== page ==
I have always been passionate about finding ways in which we can live, develop and grow as a society in balance with nature. I saw the rapid suburban growth and the degradation of our natural systems for progress and knew there had to be a better way to do things - I just wasn’t sure how to make it happen.
I started my career as an environmental planner with Conservation Authorities in Ontario, believing that development review was where I would have the greatest opportunity to find a balance between nature and development. The work these folks do on the ground is so important, but time and again I saw how the policies in place were not strong enough and the financial decisions that people needed to make often left environmental protection as a “nice to have” simply because the sustainable choice was just too expensive. So I set my sights on learning why this was and how it could be changed.
After a lot of very frustrating self-learning, I eventually came across a new interdisciplinary Masters program being offered at the University of Ottawa that focused on how to address the sustainability problems we are facing today. The Master of Environmental Sustainability program honestly gave me exactly what I was looking for – foundational knowledge in economics, law, and policy to add to my existing science and planning background. I now have a better understanding of what goes on behind the scenes of policy and law making, where to look for biases and uncertainties, and how to critically analyze whatever is put in front of me and look for ways to make it better. I learned where my strengths and interests truly lie – apparently I really like analyzing legislation and writing policy briefs…didn’t see that one coming!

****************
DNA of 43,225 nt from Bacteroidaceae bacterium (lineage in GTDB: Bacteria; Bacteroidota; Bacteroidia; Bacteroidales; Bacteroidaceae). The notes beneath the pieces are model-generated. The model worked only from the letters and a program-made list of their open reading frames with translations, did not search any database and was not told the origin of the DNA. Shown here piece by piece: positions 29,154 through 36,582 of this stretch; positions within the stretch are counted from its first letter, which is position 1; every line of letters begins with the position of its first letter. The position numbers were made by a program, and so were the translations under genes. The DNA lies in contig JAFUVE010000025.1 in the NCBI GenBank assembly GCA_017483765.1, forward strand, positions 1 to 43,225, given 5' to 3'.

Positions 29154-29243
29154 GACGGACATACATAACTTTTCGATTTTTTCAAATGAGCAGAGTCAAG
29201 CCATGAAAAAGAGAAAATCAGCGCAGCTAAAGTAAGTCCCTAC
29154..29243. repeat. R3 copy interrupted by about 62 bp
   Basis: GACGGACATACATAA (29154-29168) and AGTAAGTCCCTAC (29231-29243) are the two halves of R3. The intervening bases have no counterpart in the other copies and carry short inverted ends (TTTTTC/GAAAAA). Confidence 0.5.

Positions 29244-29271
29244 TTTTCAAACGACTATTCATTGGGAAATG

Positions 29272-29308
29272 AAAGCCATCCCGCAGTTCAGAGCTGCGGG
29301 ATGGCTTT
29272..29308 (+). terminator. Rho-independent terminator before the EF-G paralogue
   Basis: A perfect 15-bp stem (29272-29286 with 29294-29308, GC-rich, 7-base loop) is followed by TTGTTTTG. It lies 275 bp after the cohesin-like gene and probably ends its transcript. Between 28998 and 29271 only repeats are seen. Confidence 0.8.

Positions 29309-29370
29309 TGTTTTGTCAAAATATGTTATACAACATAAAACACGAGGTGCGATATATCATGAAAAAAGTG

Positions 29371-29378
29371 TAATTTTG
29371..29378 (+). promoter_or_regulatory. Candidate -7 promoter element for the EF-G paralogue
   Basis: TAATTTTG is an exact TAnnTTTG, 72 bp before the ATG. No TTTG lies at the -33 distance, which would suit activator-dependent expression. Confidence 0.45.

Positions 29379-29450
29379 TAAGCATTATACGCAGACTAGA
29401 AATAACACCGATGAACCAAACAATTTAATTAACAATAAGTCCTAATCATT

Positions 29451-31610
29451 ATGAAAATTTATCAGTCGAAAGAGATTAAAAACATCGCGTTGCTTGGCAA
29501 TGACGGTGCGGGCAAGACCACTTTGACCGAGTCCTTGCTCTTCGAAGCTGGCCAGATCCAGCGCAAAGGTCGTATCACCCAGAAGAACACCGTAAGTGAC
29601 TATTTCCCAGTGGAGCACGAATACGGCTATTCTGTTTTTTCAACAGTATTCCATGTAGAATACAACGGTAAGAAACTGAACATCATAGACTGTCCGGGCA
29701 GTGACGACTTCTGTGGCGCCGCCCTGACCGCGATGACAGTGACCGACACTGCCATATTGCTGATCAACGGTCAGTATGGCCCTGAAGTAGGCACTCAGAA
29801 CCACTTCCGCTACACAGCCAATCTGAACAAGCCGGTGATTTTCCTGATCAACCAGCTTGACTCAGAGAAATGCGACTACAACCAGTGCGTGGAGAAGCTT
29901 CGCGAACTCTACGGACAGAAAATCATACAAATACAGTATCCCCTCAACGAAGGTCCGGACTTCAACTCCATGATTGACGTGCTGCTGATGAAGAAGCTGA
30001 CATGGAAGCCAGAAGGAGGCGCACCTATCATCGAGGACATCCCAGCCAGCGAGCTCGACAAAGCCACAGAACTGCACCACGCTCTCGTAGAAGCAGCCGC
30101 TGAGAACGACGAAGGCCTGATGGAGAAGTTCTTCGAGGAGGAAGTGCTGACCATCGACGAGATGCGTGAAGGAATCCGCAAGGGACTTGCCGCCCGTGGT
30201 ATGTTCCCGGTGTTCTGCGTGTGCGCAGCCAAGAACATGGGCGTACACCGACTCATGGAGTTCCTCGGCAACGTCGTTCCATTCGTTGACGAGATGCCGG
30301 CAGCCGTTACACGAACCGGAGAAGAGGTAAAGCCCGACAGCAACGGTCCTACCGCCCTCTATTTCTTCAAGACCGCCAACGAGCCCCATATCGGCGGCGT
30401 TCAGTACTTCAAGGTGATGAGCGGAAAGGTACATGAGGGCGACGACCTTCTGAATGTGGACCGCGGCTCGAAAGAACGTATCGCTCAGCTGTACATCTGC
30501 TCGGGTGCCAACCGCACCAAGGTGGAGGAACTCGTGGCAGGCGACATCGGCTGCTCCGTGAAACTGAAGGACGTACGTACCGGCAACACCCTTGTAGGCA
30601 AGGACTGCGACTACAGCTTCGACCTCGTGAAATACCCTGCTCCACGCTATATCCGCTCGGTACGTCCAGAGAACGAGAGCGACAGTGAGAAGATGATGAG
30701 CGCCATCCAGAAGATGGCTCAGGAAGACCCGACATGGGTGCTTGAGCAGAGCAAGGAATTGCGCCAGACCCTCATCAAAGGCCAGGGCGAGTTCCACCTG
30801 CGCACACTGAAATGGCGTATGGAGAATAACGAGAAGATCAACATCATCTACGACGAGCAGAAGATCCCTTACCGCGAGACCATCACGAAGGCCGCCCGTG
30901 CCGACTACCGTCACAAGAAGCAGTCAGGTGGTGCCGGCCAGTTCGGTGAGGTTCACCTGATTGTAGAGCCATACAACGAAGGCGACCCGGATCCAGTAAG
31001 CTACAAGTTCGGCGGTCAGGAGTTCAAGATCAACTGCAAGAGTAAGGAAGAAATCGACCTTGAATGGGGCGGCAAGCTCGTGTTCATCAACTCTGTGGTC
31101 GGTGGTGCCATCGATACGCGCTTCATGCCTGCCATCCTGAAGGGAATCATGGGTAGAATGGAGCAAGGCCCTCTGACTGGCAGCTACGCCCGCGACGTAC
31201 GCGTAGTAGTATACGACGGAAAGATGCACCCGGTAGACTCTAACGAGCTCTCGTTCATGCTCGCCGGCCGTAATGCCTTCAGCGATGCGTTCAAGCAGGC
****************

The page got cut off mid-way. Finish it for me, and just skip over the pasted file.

To top it all off, the MSc program led to me finding an exciting position (Senior Research Associate for Sustainable Communities) with the team at Sustainable Prosperity. I now work in a field that I love and will be able to contribute to the goal of finding ways to make our cities a better place to live for everyone. One of the first projects I will be working on will study how municipalities can incentivize green infrastructure for stormwater management – a tool that will help municipalities with their overwhelming infrastructure debts while providing many co-benefits such as more green spaces in urban areas, wildlife habitat and corridors, flood protection, and water quality management.
Tune in to our Sustainable Communities webpage and follow me on twitter at @SaraONeillatSP to keep up to date on our latest research and find out about other interesting work taking place in communities across Canada!
- Sara Jane O'Neil is a Senior Research Associate for Sustainable Communities, and a recent uOttawa MSc graduate